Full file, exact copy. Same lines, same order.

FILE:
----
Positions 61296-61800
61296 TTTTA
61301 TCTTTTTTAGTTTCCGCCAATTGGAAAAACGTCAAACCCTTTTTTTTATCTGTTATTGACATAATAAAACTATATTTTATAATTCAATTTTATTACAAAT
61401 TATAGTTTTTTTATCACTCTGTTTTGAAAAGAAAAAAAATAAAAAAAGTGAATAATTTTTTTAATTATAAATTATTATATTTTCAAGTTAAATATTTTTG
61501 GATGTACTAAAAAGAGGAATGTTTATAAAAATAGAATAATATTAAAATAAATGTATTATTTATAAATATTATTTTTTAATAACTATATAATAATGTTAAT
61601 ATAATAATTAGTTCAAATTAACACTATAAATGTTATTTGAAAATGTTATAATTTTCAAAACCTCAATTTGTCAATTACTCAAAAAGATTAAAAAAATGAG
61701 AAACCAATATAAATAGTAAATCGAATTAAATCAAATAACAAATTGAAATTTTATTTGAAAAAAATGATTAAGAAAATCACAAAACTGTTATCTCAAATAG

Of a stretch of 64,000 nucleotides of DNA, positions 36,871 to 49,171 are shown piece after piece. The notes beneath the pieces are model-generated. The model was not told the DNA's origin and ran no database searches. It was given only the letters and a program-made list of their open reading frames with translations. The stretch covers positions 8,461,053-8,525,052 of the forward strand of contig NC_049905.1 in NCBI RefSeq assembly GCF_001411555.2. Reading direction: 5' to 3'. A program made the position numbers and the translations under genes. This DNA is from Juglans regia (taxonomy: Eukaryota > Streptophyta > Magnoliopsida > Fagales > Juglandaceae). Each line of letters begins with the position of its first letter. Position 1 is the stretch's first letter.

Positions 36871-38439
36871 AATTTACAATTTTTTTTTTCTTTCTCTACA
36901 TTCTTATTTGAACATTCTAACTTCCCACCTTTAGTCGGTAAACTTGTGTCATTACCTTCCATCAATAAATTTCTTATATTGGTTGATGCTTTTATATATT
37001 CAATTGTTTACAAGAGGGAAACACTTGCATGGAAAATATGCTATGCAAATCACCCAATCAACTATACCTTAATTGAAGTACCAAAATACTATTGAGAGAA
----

Positions 61296-61800
61296 TTTTA
61301 TCTTTTTTAGTTTCCGCCAATTGGAAAAACGTCAAACCCTTTTTTTTATCTGTTATTGACATAATAAAACTATATTTTATAATTCAATTTTATTACAAAT
61401 TATAGTTTTTTTATCACTCTGTTTTGAAAAGAAAAAAAATAAAAAAAGTGAATAATTTTTTTAATTATAAATTATTATATTTTCAAGTTAAATATTTTTG
61501 GATGTACTAAAAAGAGGAATGTTTATAAAAATAGAATAATATTAAAATAAATGTATTATTTATAAATATTATTTTTTAATAACTATATAATAATGTTAAT
61601 ATAATAATTAGTTCAAATTAACACTATAAATGTTATTTGAAAATGTTATAATTTTCAAAACCTCAATTTGTCAATTACTCAAAAAGATTAAAAAAATGAG
61701 AAACCAATATAAATAGTAAATCGAATTAAATCAAATAACAAATTGAAATTTTATTTGAAAAAAATGATTAAGAAAATCACAAAACTGTTATCTCAAATAG

Of a stretch of 64,000 nucleotides of DNA, positions 36,871 to 49,171 are shown piece after piece. The notes beneath the pieces are model-generated. The model was not told the DNA's origin and ran no database searches. It was given only the letters and a program-made list of their open reading frames with translations. The stretch covers positions 8,461,053-8,525,052 of the forward strand of contig NC_049905.1 in NCBI RefSeq assembly GCF_001411555.2. Reading direction: 5' to 3'. A program made the position numbers and the translations under genes. This DNA is from Juglans regia (taxonomy: Eukaryota > Streptophyta > Magnoliopsida > Fagales > Juglandaceae). Each line of letters begins with the position of its first letter. Position 1 is the stretch's first letter.

Positions 36871-38439
36871 AATTTACAATTTTTTTTTTCTTTCTCTACA
36901 TTCTTATTTGAACATTCTAACTTCCCACCTTTAGTCGGTAAACTTGTGTCATTACCTTCCATCAATAAATTTCTTATATTGGTTGATGCTTTTATATATT
37001 CAATTGTTTACAAGAGGGAAACACTTGCATGGAAAATATGCTATGCAAATCACCCAATCAACTATACCTTAATTGAAGTACCAAAATACTATTGAGAGAA